144. 'http://ftp.debian.org/debian/dists/stable/InRelease' ftp.debian.org_debian_dists_stable_InRelease 0
  145. 'http://ftp.debian.org/debian/dists/stable/main/binary-i386/Packages.xz' ftp.debian.org_debian_dists_stable_main_binary-i386_Packages 0
  146. 'http://ftp.debian.org/debian/dists/stable/main/binary-all/Packages.xz' ftp.debian.org_debian_dists_stable_main_binary-all_Packages 0
  147. 'http://ftp.debian.org/debian/dists/stable/main/i18n/Translation-en.xz' ftp.debian.org_debian_dists_stable_main_i18n_Translation-en 0 " aptget update --print-uris
  148. # multiple Type in one field
  149. msgcleantest 'Test deb822 sources.list file which has' 'Multiple Types work'
  150. echo "$BASE" | sed -e 's#Types: deb#Types: deb deb-src#' > $SOURCES
  151. testsuccessequal --nomsg "'http://ftp.debian.org/debian/dists/stable/InRelease' ftp.debian.org_debian_dists_stable_InRelease 0
  152. 'http://ftp.debian.org/debian/dists/stable/main/source/Sources.xz' ftp.debian.org_debian_dists_stable_main_source_Sources 0
  153. 'http://ftp.debian.org/debian/dists/stable/main/binary-i386/Packages.xz' ftp.debian.org_debian_dists_stable_main_binary-i386_Packages 0
  154. 'http://ftp.debian.org/debian/dists/stable/main/binary-all/Packages.xz' ftp.debian.org_debian_dists_stable_main_binary-all_Packages 0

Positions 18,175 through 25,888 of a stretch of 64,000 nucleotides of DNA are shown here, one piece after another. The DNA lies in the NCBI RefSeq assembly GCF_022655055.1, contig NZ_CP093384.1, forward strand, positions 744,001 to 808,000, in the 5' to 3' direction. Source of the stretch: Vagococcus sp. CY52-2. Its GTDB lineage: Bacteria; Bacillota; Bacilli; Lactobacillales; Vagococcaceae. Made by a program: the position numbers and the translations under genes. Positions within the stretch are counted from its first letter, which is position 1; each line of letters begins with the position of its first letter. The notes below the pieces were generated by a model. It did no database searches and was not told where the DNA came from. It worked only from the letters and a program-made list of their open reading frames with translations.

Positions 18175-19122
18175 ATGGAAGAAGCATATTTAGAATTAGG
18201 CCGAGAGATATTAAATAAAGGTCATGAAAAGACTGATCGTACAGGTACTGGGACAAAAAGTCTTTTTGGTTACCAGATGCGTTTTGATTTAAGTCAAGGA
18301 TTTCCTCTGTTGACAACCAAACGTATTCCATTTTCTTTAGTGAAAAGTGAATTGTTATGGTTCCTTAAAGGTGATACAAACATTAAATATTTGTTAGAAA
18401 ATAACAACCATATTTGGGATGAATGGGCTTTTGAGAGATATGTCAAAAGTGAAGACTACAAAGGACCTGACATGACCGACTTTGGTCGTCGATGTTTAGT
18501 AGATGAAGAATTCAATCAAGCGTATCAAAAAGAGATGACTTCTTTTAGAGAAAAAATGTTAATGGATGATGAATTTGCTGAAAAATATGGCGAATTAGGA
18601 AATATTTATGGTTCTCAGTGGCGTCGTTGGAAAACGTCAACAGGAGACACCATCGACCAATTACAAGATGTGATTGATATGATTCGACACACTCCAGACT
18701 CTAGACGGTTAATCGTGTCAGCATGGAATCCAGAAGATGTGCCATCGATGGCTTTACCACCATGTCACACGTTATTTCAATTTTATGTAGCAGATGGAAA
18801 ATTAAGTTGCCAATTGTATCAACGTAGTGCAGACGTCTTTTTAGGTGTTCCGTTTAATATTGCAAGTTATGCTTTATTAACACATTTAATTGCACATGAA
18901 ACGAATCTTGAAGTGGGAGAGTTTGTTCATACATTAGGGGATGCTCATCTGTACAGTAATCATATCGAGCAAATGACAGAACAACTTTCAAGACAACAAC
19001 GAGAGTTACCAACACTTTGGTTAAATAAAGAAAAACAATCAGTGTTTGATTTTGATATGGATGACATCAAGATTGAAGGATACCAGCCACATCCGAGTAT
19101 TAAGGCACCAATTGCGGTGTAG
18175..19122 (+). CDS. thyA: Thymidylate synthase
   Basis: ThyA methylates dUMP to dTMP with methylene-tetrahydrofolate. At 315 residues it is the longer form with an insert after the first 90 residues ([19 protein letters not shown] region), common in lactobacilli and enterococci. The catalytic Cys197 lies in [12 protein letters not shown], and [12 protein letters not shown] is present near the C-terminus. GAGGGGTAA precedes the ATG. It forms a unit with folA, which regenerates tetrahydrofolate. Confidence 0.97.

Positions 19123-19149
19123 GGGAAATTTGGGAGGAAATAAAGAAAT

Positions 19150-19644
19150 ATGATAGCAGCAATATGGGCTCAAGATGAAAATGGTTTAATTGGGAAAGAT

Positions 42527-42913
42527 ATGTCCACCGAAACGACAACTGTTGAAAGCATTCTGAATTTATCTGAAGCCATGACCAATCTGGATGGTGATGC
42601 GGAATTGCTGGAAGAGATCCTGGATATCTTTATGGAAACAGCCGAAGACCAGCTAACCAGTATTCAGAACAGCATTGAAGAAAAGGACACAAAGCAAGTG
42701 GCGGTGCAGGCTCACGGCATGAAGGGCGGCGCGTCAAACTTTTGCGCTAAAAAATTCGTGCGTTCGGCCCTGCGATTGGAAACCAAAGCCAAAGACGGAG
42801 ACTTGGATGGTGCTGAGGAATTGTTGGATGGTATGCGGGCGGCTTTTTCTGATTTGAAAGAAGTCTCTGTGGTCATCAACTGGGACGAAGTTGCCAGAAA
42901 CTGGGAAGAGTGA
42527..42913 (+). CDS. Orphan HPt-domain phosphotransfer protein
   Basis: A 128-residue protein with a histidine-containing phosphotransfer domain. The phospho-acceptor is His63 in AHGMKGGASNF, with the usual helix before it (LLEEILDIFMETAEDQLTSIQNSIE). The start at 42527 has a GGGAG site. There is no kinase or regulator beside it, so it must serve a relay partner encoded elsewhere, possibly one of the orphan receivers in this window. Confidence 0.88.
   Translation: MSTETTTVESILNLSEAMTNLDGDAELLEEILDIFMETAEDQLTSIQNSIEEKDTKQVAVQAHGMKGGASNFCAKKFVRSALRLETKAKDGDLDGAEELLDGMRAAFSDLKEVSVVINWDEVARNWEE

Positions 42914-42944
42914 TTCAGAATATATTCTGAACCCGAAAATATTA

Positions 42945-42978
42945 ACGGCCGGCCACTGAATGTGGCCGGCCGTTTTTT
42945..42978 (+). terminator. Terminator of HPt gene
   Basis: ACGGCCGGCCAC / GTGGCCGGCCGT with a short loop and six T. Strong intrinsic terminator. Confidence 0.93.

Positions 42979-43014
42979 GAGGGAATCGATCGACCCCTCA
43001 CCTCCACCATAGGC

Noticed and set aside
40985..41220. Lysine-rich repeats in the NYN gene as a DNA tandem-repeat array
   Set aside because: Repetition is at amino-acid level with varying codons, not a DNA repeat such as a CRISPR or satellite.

155. 'http://ftp.debian.org/debian/dists/stable/main/i18n/Translation-en.xz' ftp.debian.org_debian_dists_stable_main_i18n_Translation-en 0 " aptget update --print-uris
  156. # a Suite
  157. msgcleantest 'Test deb822 sources.list file which has' 'an exact path and no sections'
  158. cat > $SOURCES <<EOF
  159. Types: deb
  160. URIs: http://emacs.naquadah.org
  161. Suites: stable/
  162. EOF
  163. testsuccessequal --nomsg "'http://emacs.naquadah.org/stable/InRelease' emacs.naquadah.org_stable_InRelease 0
  164. 'http://emacs.naquadah.org/stable/Packages.xz' emacs.naquadah.org_stable_Packages 0
  165. 'http://emacs.naquadah.org/stable/en.xz' emacs.naquadah.org_stable_en 0 " aptget update --print-uris
  166. # multivalue -Add/-Remove
  167. msgcleantest 'Test deb822 sources.list file which has' '-Add/-Remove multivalues'
  168. echo "$BASE" > $SOURCES
  169. echo "Languages-Remove: en" >> $SOURCES
  170. echo "Architectures-Add: armel" >> $SOURCES
  171. testsuccessequal --nomsg "'http://ftp.debian.org/debian/dists/stable/InRelease' ftp.debian.org_debian_dists_stable_InRelease 0
  172. 'http://ftp.debian.org/debian/dists/stable/main/binary-i386/Packages.xz' ftp.debian.org_debian_dists_stable_main_binary-i386_Packages 0
  173. 'http://ftp.debian.org/debian/dists/stable/main/binary-armel/Packages.xz' ftp.debian.org_debian_dists_stable_main_binary-armel_Packages 0
  174. 'http://ftp.debian.org/debian/dists/stable/main/binary-all/Packages.xz' ftp.debian.org_debian_dists_stable_main_binary-all_Packages 0 " aptget update --print-uris